Headquarters edit

The Party House (Партийния дом, Partiyniya dom) served as the headquarters of the Bulgarian Communist Party, located at the Largo. The Party House building was designed by a team under architect Petso Zlatev and was completed in 1955.[5]

Leaders edit

Chairman of the Communist Party of Bulgaria edit

Chairman Term of office Notes
Portrait Name
Took office Left office Duration
1   Dimitar Blagoev
1919 1924
2   Vasil Kolarov
1924 1933
3   Georgi Dimitrov
Георги Димитров
1933 27 December 1948

General Secretaries of the Bulgarian Communist Party (1948–1990) edit

General Secretary Term of office Notes
Portrait Name
Took office Left office Duration
1   Georgi Dimitrov
Георги Димитров
27 December 1948 2 July 1949 187 days Also Prime Minister (1946–1949)
2   Valko Chervenkov
Вълко Червенков
2 July 1949 4 March 1954 4 years, 245 days Also Prime Minister (1950–1955)
3   Todor Zhivkov
Тодор Живков
4 March 1954 10 November 1989 35 years, 251 days Also Prime Minister (1962–1971), and chairman of the Council of State (1971–1989)
4   Petar Mladenov
Петър Младенов
10 November 1989 2 February 1990 84 days Also chairman of the Council of State (1989–1990)

Chairmen of the Bulgarian Communist Party (1990) edit

Chairman Term of office Notes
Portrait Name
Took office Left office Duration
1   Aleksandar Lilov
Александър Лилов
2 February 1990 3 April 1990 60 days Also Member of the Parliament (1962–2001)

Organizational structure edit

Sculptures of the communist Bulgarian leaders in the Museum of Socialist Art in Sofia:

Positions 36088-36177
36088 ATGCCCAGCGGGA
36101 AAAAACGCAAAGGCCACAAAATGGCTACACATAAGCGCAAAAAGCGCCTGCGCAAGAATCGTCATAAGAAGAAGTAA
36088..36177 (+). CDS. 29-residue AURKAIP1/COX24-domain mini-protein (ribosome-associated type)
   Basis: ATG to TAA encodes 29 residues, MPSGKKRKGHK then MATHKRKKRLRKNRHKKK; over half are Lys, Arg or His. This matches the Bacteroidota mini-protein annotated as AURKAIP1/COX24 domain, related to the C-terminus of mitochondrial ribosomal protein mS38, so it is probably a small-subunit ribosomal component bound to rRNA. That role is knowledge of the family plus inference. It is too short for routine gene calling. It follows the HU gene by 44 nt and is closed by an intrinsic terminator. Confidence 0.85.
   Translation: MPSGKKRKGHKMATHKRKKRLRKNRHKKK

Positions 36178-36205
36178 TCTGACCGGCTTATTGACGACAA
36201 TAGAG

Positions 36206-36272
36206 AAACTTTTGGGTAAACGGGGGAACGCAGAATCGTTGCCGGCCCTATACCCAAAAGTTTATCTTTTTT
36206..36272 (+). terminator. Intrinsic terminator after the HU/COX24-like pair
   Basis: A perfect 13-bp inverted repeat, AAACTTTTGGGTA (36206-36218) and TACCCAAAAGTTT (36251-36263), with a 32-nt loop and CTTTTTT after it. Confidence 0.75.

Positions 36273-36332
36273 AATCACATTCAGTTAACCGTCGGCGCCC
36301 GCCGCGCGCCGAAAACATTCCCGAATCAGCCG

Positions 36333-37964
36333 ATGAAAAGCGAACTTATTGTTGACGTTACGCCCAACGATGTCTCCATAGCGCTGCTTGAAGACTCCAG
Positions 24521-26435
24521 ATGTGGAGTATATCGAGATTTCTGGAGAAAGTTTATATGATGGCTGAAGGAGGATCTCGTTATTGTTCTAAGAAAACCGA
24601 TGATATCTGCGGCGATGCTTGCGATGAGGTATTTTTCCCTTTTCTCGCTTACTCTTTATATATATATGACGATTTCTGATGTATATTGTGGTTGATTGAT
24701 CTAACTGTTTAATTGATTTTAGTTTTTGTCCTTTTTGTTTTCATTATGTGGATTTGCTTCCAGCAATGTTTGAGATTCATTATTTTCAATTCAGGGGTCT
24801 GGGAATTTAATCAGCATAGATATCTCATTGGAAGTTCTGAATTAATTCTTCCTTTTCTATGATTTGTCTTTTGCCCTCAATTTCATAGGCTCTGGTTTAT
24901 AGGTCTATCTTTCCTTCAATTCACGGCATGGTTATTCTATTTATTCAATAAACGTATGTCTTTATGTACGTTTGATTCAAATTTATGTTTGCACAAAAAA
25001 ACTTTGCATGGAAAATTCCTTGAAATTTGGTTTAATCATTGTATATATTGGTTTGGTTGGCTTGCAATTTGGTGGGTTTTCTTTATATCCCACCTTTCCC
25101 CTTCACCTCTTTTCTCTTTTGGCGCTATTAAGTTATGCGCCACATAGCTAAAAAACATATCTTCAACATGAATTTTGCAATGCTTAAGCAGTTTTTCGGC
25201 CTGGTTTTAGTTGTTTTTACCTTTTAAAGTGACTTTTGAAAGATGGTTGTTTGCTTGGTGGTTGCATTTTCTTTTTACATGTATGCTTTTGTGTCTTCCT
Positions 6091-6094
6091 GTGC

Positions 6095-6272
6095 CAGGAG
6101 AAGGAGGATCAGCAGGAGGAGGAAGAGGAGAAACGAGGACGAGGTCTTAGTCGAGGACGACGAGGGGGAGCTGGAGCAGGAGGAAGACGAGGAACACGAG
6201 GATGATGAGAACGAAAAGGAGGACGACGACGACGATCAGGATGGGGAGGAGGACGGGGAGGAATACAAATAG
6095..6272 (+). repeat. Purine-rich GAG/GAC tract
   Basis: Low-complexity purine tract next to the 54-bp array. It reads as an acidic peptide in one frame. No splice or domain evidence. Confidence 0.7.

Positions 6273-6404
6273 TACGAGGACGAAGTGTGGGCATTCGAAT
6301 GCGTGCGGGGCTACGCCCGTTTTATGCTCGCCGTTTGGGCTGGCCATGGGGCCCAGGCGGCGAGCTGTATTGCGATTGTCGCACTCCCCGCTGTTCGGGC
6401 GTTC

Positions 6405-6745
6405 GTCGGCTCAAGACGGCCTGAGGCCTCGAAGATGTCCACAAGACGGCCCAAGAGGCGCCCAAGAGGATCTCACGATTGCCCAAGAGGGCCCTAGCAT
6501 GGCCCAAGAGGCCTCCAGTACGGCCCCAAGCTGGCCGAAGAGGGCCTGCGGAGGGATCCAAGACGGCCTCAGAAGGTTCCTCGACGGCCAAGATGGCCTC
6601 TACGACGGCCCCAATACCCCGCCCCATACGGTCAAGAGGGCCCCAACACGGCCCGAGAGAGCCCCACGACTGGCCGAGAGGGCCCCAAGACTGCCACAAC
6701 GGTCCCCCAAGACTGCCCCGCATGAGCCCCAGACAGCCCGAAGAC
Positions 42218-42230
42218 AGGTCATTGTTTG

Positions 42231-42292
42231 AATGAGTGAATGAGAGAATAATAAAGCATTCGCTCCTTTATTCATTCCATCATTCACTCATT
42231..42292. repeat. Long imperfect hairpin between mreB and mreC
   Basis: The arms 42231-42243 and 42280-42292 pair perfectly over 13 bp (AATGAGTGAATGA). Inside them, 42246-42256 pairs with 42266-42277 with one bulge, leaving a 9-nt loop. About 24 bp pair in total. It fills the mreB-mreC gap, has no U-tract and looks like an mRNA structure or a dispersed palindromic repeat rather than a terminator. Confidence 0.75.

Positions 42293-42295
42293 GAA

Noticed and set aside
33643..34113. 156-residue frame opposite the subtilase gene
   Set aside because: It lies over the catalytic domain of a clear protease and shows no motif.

Vasil Kolarov, Dimitar Blagoev, Georgi Dimitrov and Todor Zhivkov.

Party congresses edit

Congresses and national conferences adopt the program and statutes of the party, approve the accounts of the past periods, develop directives and decisions for further activity. They elect the central governing bodies of the party.

Central Committee edit

The Central Committee of the BKP is the highest governing body that operates between congresses.

See also edit

References edit

  1. ^ "Istoriya" История [History] (in Bulgarian). Bulgarian Socialist Party. Archived from the original on 29 March 2010. Retrieved 29 March 2010.
  2. ^ William B. Simons; Stephen White (1984). The Party Statutes of the Communist World. BRILL. p. 60. ISBN 90-247-2975-0. Retrieved 30 May 2015.
  3. ^ Bulgarian Communist Party – an article translated from The Great Soviet Encyclopedia (1979). Taken from the Free dictionary by Farlex.
  4. ^ "Archived copy". Archived from the original on 25 July 2013. Retrieved 27 July 2014.{{cite web}}: CS1 maint: archived copy as title (link)
  5. ^ Kiradzhiev, Svetlin (2006). Sofia 125 Years Capital 1879-2004 Chronicle (in Bulgarian). Sofia: IK Gutenberg. ISBN 954-617-011-9.

External links edit